Shooters are concerned about moves in South Australia to regulate gel blasters, a popular children's toy which has often been found in the hands of criminals.
Gel blasters have been declared a regulated imitation firearm in South Australia, forcing owners to obtain a firearms licence within six months.
They use compressed air to fire a projectile and often look like a real gun.
The importation and possession of gel blasters in the NT remains an offence.
Gel blasters are defined as a firearm in NSW and cannot be possessed with the relevant licensing or permits.
Gel blasters are currently banned in Victoria, you cannot own and buy it without firearm licence.
Changes have been made in Queensland this year to restrict ownership of them.
They might be illegal, but these replica firearms are easily accessible to anyone searching to buy them online, available as "toys" in Australia for as little $150.
The new regulation in South Australia will ultimately result in more real guns in the community, the Shooters Union says.
SA president Peter Heggie says the union opposes the move by police to force people who own gel blasters to obtain a firearms licence.
But he says his group is looking at the positive in the changed situation, with more people likely to get firearms and take up shooting as a result.
It believes if people go to the trouble and cost of obtaining a firearms licence, they are more likely to also buy real guns and potentially try sports shooting or go hunting.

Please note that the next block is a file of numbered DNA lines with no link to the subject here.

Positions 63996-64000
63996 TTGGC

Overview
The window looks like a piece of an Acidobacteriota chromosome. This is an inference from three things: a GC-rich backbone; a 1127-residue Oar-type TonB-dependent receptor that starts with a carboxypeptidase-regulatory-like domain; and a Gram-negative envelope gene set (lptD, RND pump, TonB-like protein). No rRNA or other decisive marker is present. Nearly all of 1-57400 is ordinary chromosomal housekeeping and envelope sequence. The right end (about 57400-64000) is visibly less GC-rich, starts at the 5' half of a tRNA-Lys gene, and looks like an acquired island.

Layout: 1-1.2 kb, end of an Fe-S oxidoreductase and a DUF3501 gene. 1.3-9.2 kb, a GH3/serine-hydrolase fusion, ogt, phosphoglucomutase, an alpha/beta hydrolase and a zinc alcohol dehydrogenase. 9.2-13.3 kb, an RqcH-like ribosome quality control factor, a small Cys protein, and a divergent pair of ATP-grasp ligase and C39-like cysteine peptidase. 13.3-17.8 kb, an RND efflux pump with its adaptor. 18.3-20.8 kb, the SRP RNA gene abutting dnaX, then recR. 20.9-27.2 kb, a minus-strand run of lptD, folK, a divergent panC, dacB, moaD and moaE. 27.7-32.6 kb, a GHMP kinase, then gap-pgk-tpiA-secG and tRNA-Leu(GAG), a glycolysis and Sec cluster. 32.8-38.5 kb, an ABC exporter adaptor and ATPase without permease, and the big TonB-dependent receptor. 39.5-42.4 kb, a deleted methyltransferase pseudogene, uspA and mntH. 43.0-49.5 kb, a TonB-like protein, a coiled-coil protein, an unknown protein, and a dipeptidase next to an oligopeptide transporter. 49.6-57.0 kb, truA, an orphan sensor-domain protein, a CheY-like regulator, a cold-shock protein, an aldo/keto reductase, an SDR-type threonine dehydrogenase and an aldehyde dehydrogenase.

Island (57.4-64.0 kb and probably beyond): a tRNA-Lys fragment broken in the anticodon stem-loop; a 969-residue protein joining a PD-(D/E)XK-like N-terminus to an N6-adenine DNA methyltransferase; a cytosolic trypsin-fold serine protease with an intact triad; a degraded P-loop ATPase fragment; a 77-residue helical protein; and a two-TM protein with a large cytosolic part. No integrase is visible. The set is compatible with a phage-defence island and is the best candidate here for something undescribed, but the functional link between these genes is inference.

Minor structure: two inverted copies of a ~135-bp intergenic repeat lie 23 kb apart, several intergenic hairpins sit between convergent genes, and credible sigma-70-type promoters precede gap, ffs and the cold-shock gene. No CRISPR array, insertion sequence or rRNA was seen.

"Welcoming all these new people to the wonderful world of responsible gun ownership is going to do wonders for normalising shooting and hunting in South Australia, and mean there are lots more licensed shooters and actual guns in the state," Mr Heggie said.
SA Police estimate there are currently about 62,000 of the blasters in circulation in SA.
Firearms branch Superintendent Stephen Howard said the firing mechanism met the threshold to be defined a firearm.
In the NT after the seizure of a gel blaster in a Katherine drug raid, Detective Sen.-Sgt Lee Morgan said gel blasters are often designed to have the appearance of a real firearm.
"They have real potential to cause alarm, particularly when people possess them in a public place," he said.
"If police were confronted with an uncooperative person in possession of a gel blaster in a hostile situation, the consequences could be catastrophic," he said late last year.
- with AAP.
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